Wednesday, February 27, 2013

Is that a 1953 Buick grille on our deck?

The weather forecast was for maybe a tenth of an inch of ice, at worst.  Then it was two tenths. Then a quarter inch.  What we got, as indicated by this photo of a '53 Buick Roadmaster grill I found on our deck this morning, was 3/4 inch of ice, accompanied by downed trees, billions of ice cubes and frozen grass locked inside translucent cylinders of ice. Herewith:
 Oh, wait, maybe that was a '52 Nash Rambler.  Or a '47 Willys Overland with the flathead four-cylinder?

For sure, the place looks like a picnic area where about 10,000 dedicated beer drinkers emptied their coolers of ice cubes. And ice cylinders and ice chunks.  Crushed ice. Bergy-bits. We've got old sailing friends coming this weekend and I'm going to scoop up some of the ice to show them how we keep the brew cold up here in the hills.  Down in some of the warm spots where we used to sail, a good-sized bag of ice could last up to,k oh, 15 or 20 minutes, on cooler days.

Look like it will be cool around here for a while.  The pictures don't do Nature justice, but you get the idea.

A cold seat

Buford's Woods

Twisted laurel

We didn't exactly expect this result.  Kein Myatt, the weather guru at the Roanoke Times, was explaining in print just the other day how the terrain up here complicates weather forecasting, and why we sometimes get long-lasting ice when others not far from us get a good breeze and a melted malt:

" If you’ve lived in Southwest Virginia for several years, you know by now that the high terrain of Floyd and Carroll counties, often extending into the Bent Mountain area of extreme southern Roanoke County, is very often the bullseye for ice storms. As recently as Dec. 26, much of this area was suffering power outages and was iced in for days when most of the rest of Southwest Virginia experienced what was mainly just a nuisance mixed precipitation event. The Blue Ridge widens into more of a plateau in that region, rather than a sharp ridgeline, so it can be harder to sweep cold air away as it clings to the rolling and raised terrain, somewhat protected from southerly winds by even higher mountains to the south and southwest. It’s also susceptible to the easterly upslope winds lifting additional moisture, providing cooling with the lift even when the winds are blowing out of a “warm” southeast angle, and trapping cold air against the east side of the Blue Ridge even when it begins to be scoured out around it. It’s also just south enough to experience thicker moisture earlier in most events than locations farther north, which may have more time to warm above freezing before the bulk of the precipitation arrives. For these reasons, Floyd and Carroll counties have been placed under a winter storm warning for heavy ice, though even at that, it appears to be a low-end warning with a quarter-inch of ice accretion – the bottom boundary for an ice-inspired winter storm warning – expected in some spots."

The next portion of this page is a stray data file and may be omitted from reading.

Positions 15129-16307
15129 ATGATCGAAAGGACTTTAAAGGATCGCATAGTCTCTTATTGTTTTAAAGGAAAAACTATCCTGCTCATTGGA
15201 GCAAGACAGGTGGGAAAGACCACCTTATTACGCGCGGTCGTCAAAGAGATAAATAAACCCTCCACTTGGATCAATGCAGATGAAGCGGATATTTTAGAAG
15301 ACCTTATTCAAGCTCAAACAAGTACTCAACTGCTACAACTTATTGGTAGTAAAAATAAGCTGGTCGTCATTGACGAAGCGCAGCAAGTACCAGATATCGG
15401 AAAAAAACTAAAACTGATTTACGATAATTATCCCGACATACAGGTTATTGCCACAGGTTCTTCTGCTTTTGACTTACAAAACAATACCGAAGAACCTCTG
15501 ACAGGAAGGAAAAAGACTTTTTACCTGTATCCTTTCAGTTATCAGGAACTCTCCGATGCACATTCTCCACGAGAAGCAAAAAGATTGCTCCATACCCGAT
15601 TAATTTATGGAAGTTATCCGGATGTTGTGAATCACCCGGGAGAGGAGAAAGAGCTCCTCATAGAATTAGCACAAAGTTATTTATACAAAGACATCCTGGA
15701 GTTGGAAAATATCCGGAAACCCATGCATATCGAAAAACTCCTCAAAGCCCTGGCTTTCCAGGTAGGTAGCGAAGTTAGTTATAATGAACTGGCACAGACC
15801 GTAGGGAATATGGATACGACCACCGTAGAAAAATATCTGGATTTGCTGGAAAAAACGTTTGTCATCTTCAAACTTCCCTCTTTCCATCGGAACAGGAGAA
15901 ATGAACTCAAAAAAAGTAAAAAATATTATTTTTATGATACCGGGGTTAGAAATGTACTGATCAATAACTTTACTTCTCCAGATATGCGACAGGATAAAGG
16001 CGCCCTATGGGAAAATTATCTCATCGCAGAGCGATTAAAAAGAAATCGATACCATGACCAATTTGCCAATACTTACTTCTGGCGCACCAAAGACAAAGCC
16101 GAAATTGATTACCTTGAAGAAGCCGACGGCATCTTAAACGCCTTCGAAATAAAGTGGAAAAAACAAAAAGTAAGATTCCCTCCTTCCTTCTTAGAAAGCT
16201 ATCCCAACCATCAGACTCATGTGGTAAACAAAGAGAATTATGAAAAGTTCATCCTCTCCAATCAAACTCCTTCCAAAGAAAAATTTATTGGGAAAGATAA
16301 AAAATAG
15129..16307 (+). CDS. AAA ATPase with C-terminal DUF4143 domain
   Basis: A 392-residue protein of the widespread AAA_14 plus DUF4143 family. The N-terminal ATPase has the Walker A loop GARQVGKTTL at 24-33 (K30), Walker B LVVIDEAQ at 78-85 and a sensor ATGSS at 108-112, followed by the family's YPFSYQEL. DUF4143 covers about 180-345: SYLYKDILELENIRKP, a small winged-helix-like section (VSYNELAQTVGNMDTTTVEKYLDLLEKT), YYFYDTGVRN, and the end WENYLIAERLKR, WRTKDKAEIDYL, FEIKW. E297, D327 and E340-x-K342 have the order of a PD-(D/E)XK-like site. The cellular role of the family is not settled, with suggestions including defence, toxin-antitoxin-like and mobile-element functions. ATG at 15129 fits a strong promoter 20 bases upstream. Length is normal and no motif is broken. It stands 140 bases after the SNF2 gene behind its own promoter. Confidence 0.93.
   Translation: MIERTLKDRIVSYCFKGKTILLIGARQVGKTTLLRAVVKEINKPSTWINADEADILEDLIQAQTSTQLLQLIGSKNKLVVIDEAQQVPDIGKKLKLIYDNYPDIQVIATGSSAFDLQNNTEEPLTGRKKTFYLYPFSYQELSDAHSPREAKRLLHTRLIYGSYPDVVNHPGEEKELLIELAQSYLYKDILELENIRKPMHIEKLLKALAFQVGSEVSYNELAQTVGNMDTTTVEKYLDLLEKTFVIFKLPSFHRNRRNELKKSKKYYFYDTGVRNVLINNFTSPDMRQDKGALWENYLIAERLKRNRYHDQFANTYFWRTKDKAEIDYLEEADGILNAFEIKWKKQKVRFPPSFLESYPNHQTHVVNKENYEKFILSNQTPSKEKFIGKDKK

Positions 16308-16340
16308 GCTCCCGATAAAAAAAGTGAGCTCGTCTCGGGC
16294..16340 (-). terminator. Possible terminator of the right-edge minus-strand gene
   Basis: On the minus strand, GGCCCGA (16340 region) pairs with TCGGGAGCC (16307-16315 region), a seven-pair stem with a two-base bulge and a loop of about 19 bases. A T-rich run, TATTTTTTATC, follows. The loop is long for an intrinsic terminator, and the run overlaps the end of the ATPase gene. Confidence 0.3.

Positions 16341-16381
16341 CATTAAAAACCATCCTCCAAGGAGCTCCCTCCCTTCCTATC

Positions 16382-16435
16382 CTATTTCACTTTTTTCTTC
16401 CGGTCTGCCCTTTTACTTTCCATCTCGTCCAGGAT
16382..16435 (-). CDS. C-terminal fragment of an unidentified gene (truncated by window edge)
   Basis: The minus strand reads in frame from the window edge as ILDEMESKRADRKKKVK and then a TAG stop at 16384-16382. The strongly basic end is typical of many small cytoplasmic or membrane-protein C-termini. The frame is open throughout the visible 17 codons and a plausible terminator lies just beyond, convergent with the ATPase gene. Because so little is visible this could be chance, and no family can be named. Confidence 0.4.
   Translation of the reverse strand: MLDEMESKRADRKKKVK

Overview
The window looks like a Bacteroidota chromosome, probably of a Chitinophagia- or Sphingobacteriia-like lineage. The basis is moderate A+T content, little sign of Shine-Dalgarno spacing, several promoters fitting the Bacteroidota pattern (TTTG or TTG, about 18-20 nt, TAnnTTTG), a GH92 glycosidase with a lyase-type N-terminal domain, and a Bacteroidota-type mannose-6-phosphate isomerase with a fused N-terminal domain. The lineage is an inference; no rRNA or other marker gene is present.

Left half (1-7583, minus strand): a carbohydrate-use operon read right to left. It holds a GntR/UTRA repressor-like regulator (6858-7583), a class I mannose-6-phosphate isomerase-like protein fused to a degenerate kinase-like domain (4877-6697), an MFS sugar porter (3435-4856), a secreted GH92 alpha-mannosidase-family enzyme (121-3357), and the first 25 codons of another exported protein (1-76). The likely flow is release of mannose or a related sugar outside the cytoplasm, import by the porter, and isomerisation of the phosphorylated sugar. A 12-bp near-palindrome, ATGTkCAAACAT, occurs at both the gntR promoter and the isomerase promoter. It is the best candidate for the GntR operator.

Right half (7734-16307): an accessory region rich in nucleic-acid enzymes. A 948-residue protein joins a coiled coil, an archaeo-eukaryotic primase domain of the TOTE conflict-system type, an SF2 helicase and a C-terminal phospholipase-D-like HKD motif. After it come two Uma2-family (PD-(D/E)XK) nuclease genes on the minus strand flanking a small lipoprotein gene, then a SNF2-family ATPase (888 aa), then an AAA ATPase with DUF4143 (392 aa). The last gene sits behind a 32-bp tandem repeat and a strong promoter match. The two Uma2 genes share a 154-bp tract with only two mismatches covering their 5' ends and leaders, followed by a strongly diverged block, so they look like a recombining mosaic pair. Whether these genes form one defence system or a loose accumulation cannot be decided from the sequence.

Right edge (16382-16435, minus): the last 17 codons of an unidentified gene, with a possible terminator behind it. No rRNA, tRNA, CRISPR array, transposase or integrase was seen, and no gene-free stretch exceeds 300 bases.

We're in Patrick County, but in the Blue Ridge part, where our climate is closer to Floyd and Carroll than to the Piedmont climate of Woolwine and Stuart.   We look at four different weather forecasts -- NOAA, Accuweather, Weather Channel and WeatherUnderground, and I'm unhappy to say that none of them has figured out how to get our neighborhood -- about 1,500 feet from the edge of the Blue Ridge Escarpment -- reasonably correct.  Our best sources of information, as always, have been the window and the thermometer.

Thank goodness for Generac and the Stihl Chain Saw Co. 

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